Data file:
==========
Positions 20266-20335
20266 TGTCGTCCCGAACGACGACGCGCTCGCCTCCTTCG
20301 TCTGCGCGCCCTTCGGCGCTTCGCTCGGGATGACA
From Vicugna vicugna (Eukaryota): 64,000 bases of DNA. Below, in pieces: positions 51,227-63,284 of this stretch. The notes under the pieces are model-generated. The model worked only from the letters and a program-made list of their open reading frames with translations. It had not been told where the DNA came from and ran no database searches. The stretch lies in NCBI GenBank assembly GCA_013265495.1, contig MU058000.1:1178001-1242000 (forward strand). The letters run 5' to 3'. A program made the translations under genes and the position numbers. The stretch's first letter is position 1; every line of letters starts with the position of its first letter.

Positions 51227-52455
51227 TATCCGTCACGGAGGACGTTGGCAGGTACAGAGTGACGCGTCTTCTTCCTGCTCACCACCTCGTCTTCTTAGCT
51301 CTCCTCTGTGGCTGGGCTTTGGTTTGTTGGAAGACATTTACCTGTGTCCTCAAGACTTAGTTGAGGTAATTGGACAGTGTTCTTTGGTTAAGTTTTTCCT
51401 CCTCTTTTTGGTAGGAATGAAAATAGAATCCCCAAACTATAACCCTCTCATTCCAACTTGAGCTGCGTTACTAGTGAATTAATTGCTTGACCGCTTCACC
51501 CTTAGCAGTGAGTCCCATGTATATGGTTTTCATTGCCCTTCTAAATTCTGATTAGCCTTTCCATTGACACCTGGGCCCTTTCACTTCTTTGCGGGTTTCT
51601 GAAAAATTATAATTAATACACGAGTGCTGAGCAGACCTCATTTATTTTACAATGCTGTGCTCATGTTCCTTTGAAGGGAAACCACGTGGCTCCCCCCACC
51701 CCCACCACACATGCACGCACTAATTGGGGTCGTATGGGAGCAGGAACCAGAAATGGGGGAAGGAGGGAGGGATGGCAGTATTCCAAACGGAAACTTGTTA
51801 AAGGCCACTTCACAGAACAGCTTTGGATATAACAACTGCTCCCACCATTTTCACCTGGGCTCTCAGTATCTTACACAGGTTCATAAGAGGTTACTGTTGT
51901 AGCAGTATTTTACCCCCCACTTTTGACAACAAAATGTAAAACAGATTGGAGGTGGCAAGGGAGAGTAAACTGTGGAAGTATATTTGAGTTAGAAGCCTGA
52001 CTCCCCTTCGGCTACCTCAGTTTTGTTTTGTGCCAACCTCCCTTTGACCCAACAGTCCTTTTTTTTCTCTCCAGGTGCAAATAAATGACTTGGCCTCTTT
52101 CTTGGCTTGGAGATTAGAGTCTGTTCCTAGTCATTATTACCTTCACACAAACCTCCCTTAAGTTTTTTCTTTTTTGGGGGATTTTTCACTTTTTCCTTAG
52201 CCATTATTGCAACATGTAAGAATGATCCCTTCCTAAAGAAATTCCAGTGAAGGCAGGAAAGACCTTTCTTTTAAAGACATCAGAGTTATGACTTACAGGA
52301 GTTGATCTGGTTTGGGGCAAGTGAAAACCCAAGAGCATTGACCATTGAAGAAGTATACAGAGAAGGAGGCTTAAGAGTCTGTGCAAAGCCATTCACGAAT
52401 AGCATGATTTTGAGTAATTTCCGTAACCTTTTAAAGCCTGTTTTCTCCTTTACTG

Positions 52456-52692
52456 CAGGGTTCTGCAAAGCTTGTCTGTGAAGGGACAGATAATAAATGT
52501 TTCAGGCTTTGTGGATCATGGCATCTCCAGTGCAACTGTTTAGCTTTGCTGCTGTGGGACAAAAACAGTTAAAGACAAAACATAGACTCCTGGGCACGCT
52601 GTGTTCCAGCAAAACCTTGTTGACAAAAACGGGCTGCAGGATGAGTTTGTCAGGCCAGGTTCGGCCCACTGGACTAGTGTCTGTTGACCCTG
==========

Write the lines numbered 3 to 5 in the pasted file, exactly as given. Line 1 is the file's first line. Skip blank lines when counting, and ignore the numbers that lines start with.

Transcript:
20301 TCTGCGCGCCCTTCGGCGCTTCGCTCGGGATGACA
From Vicugna vicugna (Eukaryota): 64,000 bases of DNA. Below, in pieces: positions 51,227-63,284 of this stretch. The notes under the pieces are model-generated. The model worked only from the letters and a program-made list of their open reading frames with translations. It had not been told where the DNA came from and ran no database searches. The stretch lies in NCBI GenBank assembly GCA_013265495.1, contig MU058000.1:1178001-1242000 (forward strand). The letters run 5' to 3'. A program made the translations under genes and the position numbers. The stretch's first letter is position 1; every line of letters starts with the position of its first letter.

Positions 51227-52455